Designated as terrorist group by Israel, the United States, the United Kingdom, Canada, the Arab League, other Western countries and moderate Arab states, Hezbollah has approximately 100,000 fighters, according to its leader, Secretary–General Hassan Nasrallah. The group is armed with an arsenal of an estimated 120,000 to 130,000 missiles—including long-range missiles capable of reaching anywhere in Israel—according to the Israeli military.

But Hezbollah is not a pariah group in Lebanon. In fact, the group holds sway in the country after entering mainstream Lebanese politics in 2005. Hezbollah provides social services in Shiite areas of Lebanon, including schools, hospitals and charities, endearing the group to the Lebanese people and earning it the reputation of a “state within a state.”

And this mini-state, armed with long-range missiles and pockets full of cash from Iran, is setting its sights on the Jewish state. The US estimates that Hezbollah receives some US $100–200 million per year from Iran, while a former Israel Defense Forces (IDF) chief estimated that Hezbollah actually receives upwards of US $800 million annually.

In exchange for funding, training and propping up Hezbollah on Israel’s northern border, Iran does not have to lift a finger to attack the Jewish state directly when it has Hamas, Hezbollah and also the Houthis to do its bidding.

The Houthis

The Houthi rebels are based in Yemen, over 1,300 miles (2,200 km.) away from Israel. Yet on October 19, they launched three cruise missiles toward the Jewish state. The projectiles were intercepted by a US Navy warship in the Red Sea.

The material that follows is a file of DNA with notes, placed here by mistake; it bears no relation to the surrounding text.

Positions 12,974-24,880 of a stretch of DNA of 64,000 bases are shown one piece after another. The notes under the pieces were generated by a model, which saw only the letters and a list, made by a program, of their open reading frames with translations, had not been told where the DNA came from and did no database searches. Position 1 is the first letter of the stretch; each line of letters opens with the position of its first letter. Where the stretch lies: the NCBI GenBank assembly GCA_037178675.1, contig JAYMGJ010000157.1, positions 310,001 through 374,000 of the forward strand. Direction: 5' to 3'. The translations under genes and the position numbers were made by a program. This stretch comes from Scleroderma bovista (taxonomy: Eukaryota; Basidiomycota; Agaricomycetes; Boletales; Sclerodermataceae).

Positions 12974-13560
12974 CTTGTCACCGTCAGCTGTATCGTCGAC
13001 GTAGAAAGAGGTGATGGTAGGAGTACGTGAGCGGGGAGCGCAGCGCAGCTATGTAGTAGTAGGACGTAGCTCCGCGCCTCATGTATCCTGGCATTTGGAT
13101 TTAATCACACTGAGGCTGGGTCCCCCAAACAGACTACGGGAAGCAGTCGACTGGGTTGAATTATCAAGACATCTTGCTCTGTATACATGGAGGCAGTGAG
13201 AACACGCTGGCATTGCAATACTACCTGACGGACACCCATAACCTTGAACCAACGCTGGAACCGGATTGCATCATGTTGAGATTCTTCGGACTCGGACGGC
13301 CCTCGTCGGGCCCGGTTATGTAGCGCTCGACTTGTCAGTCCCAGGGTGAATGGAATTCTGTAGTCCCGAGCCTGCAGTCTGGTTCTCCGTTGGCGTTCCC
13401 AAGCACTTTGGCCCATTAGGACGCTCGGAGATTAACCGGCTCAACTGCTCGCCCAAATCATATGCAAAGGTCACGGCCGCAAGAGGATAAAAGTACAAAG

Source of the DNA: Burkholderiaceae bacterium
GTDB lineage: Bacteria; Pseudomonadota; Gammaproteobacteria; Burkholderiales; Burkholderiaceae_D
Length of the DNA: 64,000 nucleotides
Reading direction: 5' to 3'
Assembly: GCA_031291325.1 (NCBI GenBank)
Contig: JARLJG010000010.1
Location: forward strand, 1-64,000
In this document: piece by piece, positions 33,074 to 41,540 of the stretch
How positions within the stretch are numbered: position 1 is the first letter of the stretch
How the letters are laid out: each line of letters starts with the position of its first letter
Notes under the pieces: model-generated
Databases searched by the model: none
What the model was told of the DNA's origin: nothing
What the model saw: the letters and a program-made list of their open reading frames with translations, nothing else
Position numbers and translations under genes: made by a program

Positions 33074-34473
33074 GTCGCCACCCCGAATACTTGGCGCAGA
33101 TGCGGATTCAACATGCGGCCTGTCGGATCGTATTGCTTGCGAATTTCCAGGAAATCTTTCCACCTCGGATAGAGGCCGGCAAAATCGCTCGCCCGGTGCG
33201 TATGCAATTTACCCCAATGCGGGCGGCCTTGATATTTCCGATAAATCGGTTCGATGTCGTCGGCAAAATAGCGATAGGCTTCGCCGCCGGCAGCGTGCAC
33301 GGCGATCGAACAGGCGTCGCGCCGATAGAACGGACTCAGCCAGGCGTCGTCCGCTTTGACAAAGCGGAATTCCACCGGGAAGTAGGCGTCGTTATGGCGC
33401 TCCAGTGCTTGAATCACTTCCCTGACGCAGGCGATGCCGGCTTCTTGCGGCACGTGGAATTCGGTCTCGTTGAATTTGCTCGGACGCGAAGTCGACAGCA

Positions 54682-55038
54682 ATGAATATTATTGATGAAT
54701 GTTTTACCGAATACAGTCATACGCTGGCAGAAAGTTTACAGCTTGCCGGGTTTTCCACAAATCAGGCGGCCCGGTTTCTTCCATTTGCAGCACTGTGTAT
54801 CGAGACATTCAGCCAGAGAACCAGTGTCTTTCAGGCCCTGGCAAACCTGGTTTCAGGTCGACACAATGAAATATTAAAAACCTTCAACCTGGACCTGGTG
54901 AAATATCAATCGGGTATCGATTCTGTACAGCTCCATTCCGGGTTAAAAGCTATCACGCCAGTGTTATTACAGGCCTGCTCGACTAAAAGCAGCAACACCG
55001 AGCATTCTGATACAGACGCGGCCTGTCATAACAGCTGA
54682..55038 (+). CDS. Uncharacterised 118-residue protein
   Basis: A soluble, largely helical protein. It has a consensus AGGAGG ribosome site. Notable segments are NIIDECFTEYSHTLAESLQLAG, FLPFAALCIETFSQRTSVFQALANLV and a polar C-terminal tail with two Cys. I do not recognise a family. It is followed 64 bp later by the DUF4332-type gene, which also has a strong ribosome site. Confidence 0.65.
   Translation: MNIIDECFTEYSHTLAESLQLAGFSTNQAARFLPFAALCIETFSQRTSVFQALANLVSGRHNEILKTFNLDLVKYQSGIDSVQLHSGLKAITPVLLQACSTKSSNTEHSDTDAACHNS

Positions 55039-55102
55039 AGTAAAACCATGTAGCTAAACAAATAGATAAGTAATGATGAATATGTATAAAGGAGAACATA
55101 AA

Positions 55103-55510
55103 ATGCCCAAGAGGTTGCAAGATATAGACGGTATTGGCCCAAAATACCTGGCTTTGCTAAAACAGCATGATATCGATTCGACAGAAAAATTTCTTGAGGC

Since then, the Houthis have launched sporadic missiles and drones toward southern Israel and have attacked commercial vessels in the Red Sea, some Israeli-owned. Threatening the stability of this important shipping route, Houthi launch sites have been targeted by the US military and its allies in the region.

The group’s military spokesman claimed a barrage of ballistic missiles launched toward Israel in October and promised more “to help the Palestinians to victory,” as quoted by Reuters.

The group was formed in the 1990s but has received support from the IRGC since at least 2011, the American Jewish Committee reported. Iran mostly wields the Houthis to launch attacks on neighboring moderate Saudi Arabia and the United Arab Emirates.

So why has this group gone out of its way to launch a few meager attacks on Israel’s south? The answer is summed up in the Houthi’s slogan: “Death to America, Death to Israel, Cursed be the Jews, Victory to Islam.”

The Ties that Bind

And there lie the two ties that bind these three terrorist groups together. All have openly declared war on Israel, refuse to acknowledge the Jewish state’s sovereignty and have vowed to wipe Israel—from the Jordan River to the Mediterranean Sea—off the map. Once again, all roads lead back to Iran, the true archenemy of Israel.

But rather than engage the Jewish state in open conflict, the Islamist regime in Tehran uses the IRGC as the puppet master to manipulate the terror puppets in the region against Israel. The differences in their religious sects and streams matter little when Hamas, Hezbollah and the Houthis join hands to choke Israel from all sides. And as long as the money, know-how and weapons continue funneling across the region from Iran, the attacks on Israel will continue.

Photo Credit: Click on photo to see photo credit

Latest News

Current Issue

View e-Dispatch

PDF Dispatch

Search Dispatch Articles

  • Order